ELVERSON, Pa. — Over 1,000 people descended on this small Pennsylvania town Sept. 21 for breakfast at a place they might never otherwise visit — a dairy farm.
The program at Kurtland Farms, organized by the Center for Dairy Excellence, was designed to educate consumers about the dairy industry and promote milk.
“People don’t have a lot of contact with cows,” said Jared Kurtz, one of the family members who run the farm.
The farm is conveniently located near the Pennsylvania Turnpike, Interstate 176 and other major highways in southeastern Pennsylvania, said Jayne Sebright, the center’s executive director.
“It seems to be efficient and smells like cow,” said Zeb Congdon of Philadelphia, who brought his nieces. He enjoyed learning about cheesemaking.
While there was plenty of food — French toast, eggs and doughnuts in addition to dairy products like yogurt, milk and chocolate milk — the centerpiece of the event might have been the farm’s milking robots.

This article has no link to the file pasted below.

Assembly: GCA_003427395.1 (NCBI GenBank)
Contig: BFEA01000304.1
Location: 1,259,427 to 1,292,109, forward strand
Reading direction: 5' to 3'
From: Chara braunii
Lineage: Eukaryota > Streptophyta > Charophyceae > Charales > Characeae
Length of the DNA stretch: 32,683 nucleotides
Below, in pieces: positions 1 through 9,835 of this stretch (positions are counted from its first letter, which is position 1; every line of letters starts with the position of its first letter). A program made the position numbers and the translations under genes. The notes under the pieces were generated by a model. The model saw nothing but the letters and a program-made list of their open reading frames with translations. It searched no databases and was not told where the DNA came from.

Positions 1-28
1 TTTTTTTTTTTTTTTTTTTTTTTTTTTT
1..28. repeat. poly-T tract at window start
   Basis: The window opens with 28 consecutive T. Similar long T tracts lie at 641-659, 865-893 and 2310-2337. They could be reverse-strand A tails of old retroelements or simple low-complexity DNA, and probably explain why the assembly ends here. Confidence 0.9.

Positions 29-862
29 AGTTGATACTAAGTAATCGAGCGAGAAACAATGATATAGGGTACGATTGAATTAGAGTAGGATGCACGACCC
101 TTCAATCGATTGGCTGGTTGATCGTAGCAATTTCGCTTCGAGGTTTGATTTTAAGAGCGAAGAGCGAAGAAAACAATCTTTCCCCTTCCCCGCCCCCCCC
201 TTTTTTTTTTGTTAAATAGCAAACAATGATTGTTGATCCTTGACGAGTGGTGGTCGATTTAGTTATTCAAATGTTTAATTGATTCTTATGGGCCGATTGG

The four milking robots serve about 220 cows, while the other 60 cows are kept in a tie-stall barn.
Trey M., a student at the Milton Hershey School, had thought that dairy farmers were still milking cows by hand, and she was glad to know that milking doesn’t hurt the cows.
“I liked how they showed how they milked the cows,” she said.
Another student, Hailey K., liked a demonstration about the breakdown of enzymes in milk.
“It was fun to shake it and make it,” Hailey said.
A school chaperone asked the students to identify themselves by first name and last initial.
A number of dairy farmers volunteered to help out at the event.
One of them, Yvette Longenecker, traveled three hours from Williamsburg, Blair County, to answer visitors’ questions at one of the robotic milkers.
Longenecker said the questions she received ranged from “Do the cows enjoy being milked?” to “How does the robot work?”
Some of the visitors already knew what to expect at the farm.
Marianne Stoltzfus, who stopped by with her husband, Luke, is a family friend of the Kurtzes.
“When you drive by, you see this little farm, but there’s a lot of behind-the-scenes effort,” she said.